Ever since I had my picture taken by Jonathon Black, my image has shown up in more advertisements than I have family photos. This isn’t the first time I have seen the Geoff 2 ad. But there have been so many others – different products, different services. Somehow my mug as captured in Black’s photos suits everyone’s needs. Don’t get me wrong. I’m no male model. I just have that look that says, ‘I‘ve got the world by the tail’ or ‘I’m resilient and will bounce back from these unfortunate events (bankruptcy, drug abuse, and yes, cancer) to scale even greater heights.’ It’s that hopeful stare three-quarters, up and to the right as if I can actually see Valhalla in the distance (I can’t). I look down at myself. I barely recognize my own likeness. Pictures of me, like hearing my recorded voice, always seem so foreign.  If I hadn’t done those original pictures my soul would be intact. But I have tried to get the genie back in the bottle and it just won’t budge. Now as I sit in my debris-filled condo, not reading the paper, with my left eyelid out of my control, I have to decide whether I will make a mad dash to save my job or visit Shelly instead. I can’t have both, and it genuinely feels as though my soul is what’s in play now. I refold the paper my own way ignoring the creases and toss it onto the hip-high stack by the refrigerator. It all started, or stopped depending on your point of view, last August.

I Dream of Geese – Part 1

I stand in the doorway and watch my daughter stare into the television. I am supposed to tell her something. From the dining room, I can see her but not the screen. Blue and white light project onto her as scenes change on the program. Her eyes move in little stutters – right and left, up and down – as she tracks some animated character. This is some modern hybrid of REM sleep. She turns to TV when she is tired and needs downtime. I do the same thing. Television serves as a bridge for me between being fully alert and the swinging hammock that leads to unconscious rest. Her shadow looms large and motionless on the living room wall. What is she thinking about as she watches? She blinks and I know we’ve gone to commercial.

“Time for bed,” I finally say.

We have a routine, my wife and I. The kids are in bed by nine o’clock. That gives us an hour, sometimes and hour and a half to be alone with each other. We talk about how Alex is doing in math (he started the year gangbusters but has settled into some difficulties neither of us can pinpoint). We discuss, okay, argue, about how to deal with Mara’s new-found taste for “being difficult.” That’s a euphemism for being argumentative which is somehow less acceptable in a seven year old than two forty-somethings.

Often, after they are up in bed, we are literally ‘alone with each other.’ Sitting in the same room, perhaps, but our conversations never leave our own heads. That silence will go on until I feel compelled to make some comment about some trivial thing or another. We both like TV commercials. Sometimes we talk about whether that one was a good one and why. There’s nothing wrong with this, I suppose. I don’t mind keeping my wife company as we watch television. Some couples don’t spend any time with each other.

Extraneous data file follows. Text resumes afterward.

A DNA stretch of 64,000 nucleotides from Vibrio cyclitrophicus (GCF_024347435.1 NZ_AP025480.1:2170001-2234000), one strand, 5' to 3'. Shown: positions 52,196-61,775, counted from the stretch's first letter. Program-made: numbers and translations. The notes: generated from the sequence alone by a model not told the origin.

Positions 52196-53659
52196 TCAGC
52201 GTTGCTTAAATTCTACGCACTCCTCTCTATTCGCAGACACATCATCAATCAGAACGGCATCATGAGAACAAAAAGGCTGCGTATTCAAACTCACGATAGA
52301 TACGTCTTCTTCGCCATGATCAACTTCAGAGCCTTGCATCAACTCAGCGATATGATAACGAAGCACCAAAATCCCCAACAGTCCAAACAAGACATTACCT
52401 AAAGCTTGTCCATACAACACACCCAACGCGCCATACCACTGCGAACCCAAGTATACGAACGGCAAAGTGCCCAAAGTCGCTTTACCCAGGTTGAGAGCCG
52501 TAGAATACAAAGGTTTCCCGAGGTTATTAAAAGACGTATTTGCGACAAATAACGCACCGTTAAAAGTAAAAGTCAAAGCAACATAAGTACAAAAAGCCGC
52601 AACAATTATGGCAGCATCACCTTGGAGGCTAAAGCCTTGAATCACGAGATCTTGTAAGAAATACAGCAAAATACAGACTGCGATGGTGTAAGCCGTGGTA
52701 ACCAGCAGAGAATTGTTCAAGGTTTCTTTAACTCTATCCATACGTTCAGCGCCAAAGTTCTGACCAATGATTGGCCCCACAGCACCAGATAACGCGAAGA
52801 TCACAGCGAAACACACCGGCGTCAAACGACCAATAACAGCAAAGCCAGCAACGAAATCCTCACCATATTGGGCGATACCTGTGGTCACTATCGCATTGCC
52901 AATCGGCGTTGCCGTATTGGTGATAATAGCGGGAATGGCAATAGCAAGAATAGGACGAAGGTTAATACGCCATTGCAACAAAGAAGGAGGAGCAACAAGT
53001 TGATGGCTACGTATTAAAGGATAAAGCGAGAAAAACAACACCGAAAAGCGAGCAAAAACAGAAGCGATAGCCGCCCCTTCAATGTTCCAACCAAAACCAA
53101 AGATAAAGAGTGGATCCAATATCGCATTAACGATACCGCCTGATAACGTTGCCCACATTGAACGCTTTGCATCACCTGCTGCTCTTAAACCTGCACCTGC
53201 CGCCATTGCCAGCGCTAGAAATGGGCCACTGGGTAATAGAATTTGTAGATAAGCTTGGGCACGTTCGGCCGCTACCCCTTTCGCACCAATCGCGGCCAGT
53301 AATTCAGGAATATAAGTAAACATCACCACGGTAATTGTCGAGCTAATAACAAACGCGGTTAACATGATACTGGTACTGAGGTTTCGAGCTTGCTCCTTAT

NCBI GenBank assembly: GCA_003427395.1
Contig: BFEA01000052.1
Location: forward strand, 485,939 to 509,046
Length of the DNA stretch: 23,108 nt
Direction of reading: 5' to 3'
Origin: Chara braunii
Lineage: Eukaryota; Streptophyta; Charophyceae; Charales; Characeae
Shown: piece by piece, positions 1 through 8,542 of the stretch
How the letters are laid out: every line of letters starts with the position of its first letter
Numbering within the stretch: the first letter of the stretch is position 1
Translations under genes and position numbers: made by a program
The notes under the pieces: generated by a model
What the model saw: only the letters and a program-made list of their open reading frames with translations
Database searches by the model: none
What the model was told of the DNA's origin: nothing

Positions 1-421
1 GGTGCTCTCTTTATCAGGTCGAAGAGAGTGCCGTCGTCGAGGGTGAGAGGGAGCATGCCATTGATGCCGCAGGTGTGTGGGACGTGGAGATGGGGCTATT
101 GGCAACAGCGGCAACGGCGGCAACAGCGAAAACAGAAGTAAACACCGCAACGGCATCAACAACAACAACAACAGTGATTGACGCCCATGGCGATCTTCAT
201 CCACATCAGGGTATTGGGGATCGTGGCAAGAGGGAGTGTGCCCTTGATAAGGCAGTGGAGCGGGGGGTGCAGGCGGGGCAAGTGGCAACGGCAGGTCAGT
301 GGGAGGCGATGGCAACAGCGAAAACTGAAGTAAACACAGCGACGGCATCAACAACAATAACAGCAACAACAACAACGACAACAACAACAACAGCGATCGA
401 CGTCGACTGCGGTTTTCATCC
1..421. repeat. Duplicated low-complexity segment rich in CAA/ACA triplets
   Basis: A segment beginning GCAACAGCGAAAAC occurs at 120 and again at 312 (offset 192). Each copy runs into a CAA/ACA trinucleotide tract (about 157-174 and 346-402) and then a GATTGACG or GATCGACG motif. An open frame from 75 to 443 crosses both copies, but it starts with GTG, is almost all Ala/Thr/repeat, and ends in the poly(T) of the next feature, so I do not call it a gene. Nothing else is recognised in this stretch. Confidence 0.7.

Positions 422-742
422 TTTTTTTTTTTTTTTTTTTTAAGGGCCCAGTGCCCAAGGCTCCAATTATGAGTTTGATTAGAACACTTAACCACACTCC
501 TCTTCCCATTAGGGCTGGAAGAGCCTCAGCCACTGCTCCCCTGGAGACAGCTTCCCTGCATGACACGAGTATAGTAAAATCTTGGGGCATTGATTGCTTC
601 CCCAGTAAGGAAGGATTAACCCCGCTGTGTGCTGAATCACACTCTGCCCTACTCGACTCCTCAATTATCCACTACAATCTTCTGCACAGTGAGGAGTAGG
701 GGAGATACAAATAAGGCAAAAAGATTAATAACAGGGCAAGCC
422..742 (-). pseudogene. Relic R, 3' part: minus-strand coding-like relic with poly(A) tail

We are in that last dry stretch of reruns that make September the longest month. Had we been born of this earth a hundred years ago, we might have looked to the Farmer’s Almanac with its moon phases, crop cycles, and weather predictions for guidance. Planting and harvesting, that’s what it was all about.  For us now, it’s the television programmers with their whiteboard schedules that guide our yearly rhythms. The new season breaks right around October first. Season replacements trickle in around the first of the year. We have even learned the meaning of “Sweeps” which is to say, we don’t know really what it means other than the best shows are on for a brief, promising week in May.

September reruns are like milk blood: that drawing back of the blood in the junkie’s syringe only to push it back into the vein carrying any last molecules of opiate. You can’t run out. I don’t know this first hand, but I go to my meetings. There are all types there, and I have learned a thing or two about substance abuse since I put down the bottle.

Social Fiction

You have stumbled into the short (so far) fiction of John H. Bell. Every week, I will publish new installments on several stories. You can subscribe via RSS feed or by email and be notified of new chapters. I welcome your comments but please be kind. This is my fiction, not my opinion.